CTNNB1 Mutations in ovarian microcystic stromal tumors

Identification of a novel deletion mutation and the use of pyrosequencing to identify reported point mutation

Kiyong Na, Eunkyung Kim, Wonjun Jang, Hyunsoo Kim

Research output: Contribution to journalArticle

10 Citations (Scopus)

Abstract

Background/Aim: Microcystic stromal tumor (MCST) is a rare stromal tumor of the ovary. In this study, we describe clinicopathological characteristics and results of mutational analyses of the CTNNB1gene in two cases of ovarian MCST and we provide a thorough review of previously published cases alongside our current cases and clarify the clinicopathological characteristics of ovarian MCST. Patients and Methods: Patients' age was 33 and 31 years, respectively. One patient presented with fever and low abdominal pain, whereas a pelvic mass was incidentally detected in another patient. Grossly, the cut surface of the tumors was mixed solid and cystic. Results: Histologically, the tumor characteristically displayed numerous microcysts, solid cellular areas, and intervening hyalinized stroma. Areas of moderate-to-severe nuclear pleomorphism with occasional multinucleated giant cells and bizarre nuclei were noted in one of the two cases. Immunohistochemically, both cases demonstrated diffuse and strong β-catenin expression in the nuclei and the cytoplasm. The tumor cells were also diffusely positive for CD10, vimentin, Wilms tumor 1, and cyclin D1. The tumor cells were consistently negative for Ecadherin, inhibin-a, calretinin, estrogen receptor, and progesterone receptor. Mutational analyses using direct sequencing and pyrosequencing methods exhibited a single nucleotide mutation in CTNNB1 exon 3 (c.122C>T) in one case. We also found a novel deletion mutation in the same exon (c.88-99delTACCTGGACTCT) in another case. Conclusion: We demonstrated a previously reported CTNNB1 point-mutation using pyrosequencing and a novel deletion mutation in ovarian MCSTs. The review of the literature of previously published cases in combination with our current cases clarifies the clinicopathological characteristics of ovarian MCST and the comprehensive analysis of these cases would expand our knowledge regarding ovarian MCST.

Original languageEnglish
Pages (from-to)3249-3258
Number of pages10
JournalAnticancer research
Volume37
Issue number6
DOIs
Publication statusPublished - 2017 Jun 1

Fingerprint

Sequence Deletion
Point Mutation
Mutation
Neoplasms
Exons
Calbindin 2
Catenins
Inhibins
Wilms Tumor
Cyclin D1
Vimentin
Progesterone Receptors
Giant Cells
Cell Nucleus
Estrogen Receptors
Abdominal Pain
Ovary
Cytoplasm
Fever
Nucleotides

All Science Journal Classification (ASJC) codes

  • Oncology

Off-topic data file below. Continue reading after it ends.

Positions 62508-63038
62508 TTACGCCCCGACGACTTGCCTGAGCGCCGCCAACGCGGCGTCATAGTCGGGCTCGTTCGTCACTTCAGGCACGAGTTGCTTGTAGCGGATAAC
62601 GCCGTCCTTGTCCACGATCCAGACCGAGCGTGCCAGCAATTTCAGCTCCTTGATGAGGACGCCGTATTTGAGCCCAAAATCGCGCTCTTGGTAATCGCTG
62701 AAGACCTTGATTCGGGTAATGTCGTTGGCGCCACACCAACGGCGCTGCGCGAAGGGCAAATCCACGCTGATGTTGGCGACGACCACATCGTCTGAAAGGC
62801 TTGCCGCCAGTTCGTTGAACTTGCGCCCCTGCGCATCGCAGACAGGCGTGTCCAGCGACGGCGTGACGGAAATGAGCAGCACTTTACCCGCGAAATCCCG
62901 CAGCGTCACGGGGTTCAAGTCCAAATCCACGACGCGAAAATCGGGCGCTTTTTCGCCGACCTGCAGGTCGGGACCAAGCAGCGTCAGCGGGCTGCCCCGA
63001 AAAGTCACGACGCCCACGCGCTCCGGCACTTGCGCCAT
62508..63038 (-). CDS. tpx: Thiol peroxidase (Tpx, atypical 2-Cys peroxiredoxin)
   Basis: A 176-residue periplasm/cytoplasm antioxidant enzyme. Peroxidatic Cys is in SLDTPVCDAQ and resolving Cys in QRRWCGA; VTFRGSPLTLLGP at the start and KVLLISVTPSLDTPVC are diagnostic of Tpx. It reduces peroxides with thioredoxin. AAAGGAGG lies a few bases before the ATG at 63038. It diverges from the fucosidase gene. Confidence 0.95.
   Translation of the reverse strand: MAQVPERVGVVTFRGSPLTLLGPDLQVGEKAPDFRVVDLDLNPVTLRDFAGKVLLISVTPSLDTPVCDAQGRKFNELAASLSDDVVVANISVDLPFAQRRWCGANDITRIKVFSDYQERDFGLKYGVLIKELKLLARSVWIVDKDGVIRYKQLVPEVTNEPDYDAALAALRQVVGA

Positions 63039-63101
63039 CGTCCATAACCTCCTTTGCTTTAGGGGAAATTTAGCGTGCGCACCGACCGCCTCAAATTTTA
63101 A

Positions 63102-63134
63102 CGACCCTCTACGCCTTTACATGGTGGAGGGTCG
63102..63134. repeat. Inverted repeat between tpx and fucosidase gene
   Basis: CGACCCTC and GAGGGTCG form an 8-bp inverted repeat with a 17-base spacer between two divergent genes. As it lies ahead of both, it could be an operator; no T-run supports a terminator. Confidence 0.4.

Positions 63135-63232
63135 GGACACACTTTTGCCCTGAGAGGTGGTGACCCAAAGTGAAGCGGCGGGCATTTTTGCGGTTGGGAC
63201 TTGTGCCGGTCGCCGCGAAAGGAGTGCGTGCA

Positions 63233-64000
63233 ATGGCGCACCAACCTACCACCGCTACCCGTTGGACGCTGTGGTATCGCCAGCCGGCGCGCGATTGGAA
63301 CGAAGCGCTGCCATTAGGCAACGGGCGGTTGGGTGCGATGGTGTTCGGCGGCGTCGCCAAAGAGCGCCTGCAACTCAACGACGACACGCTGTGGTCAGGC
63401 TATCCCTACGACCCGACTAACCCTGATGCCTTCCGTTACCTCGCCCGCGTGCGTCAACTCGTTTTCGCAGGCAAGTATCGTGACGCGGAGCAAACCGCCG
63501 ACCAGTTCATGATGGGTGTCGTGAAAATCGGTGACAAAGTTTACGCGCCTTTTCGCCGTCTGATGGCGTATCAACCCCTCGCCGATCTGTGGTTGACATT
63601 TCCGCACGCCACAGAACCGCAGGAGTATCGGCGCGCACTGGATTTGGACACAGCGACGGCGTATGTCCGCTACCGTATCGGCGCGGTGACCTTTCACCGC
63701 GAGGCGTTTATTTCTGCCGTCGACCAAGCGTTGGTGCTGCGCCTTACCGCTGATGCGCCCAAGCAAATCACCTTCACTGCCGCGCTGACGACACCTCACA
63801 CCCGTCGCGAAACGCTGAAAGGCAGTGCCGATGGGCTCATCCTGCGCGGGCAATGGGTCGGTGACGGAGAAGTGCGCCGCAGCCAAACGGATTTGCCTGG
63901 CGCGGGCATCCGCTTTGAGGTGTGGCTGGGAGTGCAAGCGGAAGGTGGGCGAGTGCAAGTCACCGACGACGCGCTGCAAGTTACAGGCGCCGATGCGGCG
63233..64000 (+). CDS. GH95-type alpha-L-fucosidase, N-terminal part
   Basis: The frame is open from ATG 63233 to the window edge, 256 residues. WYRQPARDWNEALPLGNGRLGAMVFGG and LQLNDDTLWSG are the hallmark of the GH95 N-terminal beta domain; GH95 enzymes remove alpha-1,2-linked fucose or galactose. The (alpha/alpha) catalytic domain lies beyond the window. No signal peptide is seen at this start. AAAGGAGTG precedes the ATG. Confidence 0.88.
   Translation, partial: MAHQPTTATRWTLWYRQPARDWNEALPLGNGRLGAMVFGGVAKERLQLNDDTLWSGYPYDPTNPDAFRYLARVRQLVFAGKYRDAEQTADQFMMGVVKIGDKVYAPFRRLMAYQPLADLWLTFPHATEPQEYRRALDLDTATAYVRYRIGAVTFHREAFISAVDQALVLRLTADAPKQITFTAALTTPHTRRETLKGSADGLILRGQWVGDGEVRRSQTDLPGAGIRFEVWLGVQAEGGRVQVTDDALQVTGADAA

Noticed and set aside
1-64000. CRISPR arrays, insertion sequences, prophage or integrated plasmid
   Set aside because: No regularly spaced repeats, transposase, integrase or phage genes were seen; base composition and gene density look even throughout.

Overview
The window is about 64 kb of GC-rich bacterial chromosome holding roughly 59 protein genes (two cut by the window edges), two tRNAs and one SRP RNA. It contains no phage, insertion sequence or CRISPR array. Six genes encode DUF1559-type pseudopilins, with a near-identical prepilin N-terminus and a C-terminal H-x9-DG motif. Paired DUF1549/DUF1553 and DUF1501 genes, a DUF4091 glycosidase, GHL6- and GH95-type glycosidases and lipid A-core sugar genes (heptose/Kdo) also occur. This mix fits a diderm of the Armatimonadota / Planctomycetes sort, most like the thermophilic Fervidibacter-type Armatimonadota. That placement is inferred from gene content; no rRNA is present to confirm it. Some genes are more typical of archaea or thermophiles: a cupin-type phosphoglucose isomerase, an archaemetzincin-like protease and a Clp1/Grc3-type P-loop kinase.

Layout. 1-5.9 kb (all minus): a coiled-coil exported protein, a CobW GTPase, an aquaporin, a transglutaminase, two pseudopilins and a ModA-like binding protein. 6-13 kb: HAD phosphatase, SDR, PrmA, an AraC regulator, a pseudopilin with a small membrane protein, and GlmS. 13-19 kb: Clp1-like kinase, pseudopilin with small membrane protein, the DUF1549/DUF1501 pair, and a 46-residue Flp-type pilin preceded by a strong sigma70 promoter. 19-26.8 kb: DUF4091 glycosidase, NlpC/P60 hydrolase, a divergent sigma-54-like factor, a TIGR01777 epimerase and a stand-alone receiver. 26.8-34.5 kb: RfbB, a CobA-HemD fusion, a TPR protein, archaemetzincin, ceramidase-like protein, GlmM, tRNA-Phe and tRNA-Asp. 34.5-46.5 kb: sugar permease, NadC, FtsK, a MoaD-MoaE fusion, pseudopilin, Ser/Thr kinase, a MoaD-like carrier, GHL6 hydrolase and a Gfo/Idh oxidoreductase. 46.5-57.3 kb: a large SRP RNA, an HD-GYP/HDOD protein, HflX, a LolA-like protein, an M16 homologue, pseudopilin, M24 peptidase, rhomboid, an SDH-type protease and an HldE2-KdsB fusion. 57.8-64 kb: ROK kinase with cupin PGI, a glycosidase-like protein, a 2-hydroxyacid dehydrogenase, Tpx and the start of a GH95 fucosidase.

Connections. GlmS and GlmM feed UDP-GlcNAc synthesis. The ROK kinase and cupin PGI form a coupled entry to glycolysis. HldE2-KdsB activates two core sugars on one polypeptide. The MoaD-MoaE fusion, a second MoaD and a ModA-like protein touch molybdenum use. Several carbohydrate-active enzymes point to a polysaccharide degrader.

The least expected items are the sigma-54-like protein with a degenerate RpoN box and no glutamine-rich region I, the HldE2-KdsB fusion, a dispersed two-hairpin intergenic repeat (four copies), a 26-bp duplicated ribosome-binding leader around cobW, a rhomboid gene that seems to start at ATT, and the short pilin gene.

• Cancer Research

Cite this

@article{71fbc5f6443047639e336250d36d39a7,
title = "CTNNB1 Mutations in ovarian microcystic stromal tumors: Identification of a novel deletion mutation and the use of pyrosequencing to identify reported point mutation",
abstract = "Background/Aim: Microcystic stromal tumor (MCST) is a rare stromal tumor of the ovary. In this study, we describe clinicopathological characteristics and results of mutational analyses of the CTNNB1gene in two cases of ovarian MCST and we provide a thorough review of previously published cases alongside our current cases and clarify the clinicopathological characteristics of ovarian MCST. Patients and Methods: Patients' age was 33 and 31 years, respectively. One patient presented with fever and low abdominal pain, whereas a pelvic mass was incidentally detected in another patient. Grossly, the cut surface of the tumors was mixed solid and cystic. Results: Histologically, the tumor characteristically displayed numerous microcysts, solid cellular areas, and intervening hyalinized stroma. Areas of moderate-to-severe nuclear pleomorphism with occasional multinucleated giant cells and bizarre nuclei were noted in one of the two cases. Immunohistochemically, both cases demonstrated diffuse and strong β-catenin expression in the nuclei and the cytoplasm. The tumor cells were also diffusely positive for CD10, vimentin, Wilms tumor 1, and cyclin D1. The tumor cells were consistently negative for Ecadherin, inhibin-a, calretinin, estrogen receptor, and progesterone receptor. Mutational analyses using direct sequencing and pyrosequencing methods exhibited a single nucleotide mutation in CTNNB1 exon 3 (c.122C>T) in one case. We also found a novel deletion mutation in the same exon (c.88-99delTACCTGGACTCT) in another case. Conclusion: We demonstrated a previously reported CTNNB1 point-mutation using pyrosequencing and a novel deletion mutation in ovarian MCSTs. The review of the literature of previously published cases in combination with our current cases clarifies the clinicopathological characteristics of ovarian MCST and the comprehensive analysis of these cases would expand our knowledge regarding ovarian MCST.",